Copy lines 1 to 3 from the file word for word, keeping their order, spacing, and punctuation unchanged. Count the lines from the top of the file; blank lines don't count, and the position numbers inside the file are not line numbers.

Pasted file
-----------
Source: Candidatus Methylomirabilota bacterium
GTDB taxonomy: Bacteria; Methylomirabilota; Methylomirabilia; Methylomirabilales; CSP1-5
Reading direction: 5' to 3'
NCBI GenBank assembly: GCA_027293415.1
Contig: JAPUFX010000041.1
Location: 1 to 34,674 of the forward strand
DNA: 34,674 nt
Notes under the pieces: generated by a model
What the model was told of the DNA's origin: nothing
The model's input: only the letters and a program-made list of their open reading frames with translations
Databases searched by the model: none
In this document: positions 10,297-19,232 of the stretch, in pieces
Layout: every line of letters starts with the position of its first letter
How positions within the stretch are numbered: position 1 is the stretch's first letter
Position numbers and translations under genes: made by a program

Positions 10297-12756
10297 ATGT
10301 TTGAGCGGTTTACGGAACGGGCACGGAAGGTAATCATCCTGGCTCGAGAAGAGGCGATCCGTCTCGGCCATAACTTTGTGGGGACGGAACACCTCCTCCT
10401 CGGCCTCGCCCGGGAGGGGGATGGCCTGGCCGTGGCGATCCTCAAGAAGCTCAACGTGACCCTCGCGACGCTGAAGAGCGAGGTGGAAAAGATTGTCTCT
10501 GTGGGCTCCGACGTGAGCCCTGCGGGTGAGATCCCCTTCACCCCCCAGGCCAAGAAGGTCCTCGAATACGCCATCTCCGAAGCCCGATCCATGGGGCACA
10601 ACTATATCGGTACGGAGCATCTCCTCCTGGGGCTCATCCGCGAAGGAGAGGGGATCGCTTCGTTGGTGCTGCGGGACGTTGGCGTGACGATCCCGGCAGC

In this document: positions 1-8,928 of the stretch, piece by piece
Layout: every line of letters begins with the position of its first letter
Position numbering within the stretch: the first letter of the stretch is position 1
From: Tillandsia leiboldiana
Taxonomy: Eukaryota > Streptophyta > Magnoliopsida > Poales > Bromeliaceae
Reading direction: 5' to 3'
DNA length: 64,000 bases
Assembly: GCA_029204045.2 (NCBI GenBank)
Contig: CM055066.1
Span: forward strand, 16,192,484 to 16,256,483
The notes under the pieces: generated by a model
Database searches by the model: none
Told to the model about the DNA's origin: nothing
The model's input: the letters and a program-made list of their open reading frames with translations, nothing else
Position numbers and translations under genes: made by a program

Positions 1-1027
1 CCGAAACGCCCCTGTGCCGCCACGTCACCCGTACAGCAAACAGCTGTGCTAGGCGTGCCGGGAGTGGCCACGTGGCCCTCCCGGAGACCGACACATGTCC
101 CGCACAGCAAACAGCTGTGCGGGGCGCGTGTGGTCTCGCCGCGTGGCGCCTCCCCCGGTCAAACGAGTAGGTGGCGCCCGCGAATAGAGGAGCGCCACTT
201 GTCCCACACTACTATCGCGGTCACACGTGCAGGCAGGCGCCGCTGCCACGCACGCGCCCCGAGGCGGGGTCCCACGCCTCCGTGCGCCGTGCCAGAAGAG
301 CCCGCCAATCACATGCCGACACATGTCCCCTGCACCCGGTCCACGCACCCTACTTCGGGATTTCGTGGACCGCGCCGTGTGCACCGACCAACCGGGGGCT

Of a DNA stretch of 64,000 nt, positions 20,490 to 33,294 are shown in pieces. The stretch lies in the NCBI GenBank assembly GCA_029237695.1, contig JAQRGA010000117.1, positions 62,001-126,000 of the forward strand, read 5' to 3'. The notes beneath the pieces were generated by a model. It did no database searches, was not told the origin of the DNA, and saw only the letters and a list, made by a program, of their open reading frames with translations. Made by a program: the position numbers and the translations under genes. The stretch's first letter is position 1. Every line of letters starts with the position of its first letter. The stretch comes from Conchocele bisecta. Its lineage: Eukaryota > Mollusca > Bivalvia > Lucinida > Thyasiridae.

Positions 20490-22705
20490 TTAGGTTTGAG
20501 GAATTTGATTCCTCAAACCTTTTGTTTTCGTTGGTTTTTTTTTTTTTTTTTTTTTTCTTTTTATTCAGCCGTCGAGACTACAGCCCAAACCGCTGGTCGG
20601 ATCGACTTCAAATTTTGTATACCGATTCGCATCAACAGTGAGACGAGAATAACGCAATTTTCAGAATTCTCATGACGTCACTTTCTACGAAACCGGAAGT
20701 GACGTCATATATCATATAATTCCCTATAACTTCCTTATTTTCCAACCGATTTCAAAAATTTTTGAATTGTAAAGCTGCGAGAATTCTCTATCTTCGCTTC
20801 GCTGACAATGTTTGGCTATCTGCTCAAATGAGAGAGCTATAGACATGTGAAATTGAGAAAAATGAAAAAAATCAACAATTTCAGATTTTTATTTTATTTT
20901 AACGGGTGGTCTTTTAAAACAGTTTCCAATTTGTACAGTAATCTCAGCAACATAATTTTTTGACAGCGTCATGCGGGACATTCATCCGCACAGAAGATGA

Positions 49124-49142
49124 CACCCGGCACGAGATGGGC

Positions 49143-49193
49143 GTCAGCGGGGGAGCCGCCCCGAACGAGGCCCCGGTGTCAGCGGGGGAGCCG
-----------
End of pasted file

Source: Candidatus Methylomirabilota bacterium
GTDB taxonomy: Bacteria; Methylomirabilota; Methylomirabilia; Methylomirabilales; CSP1-5
Reading direction: 5' to 3'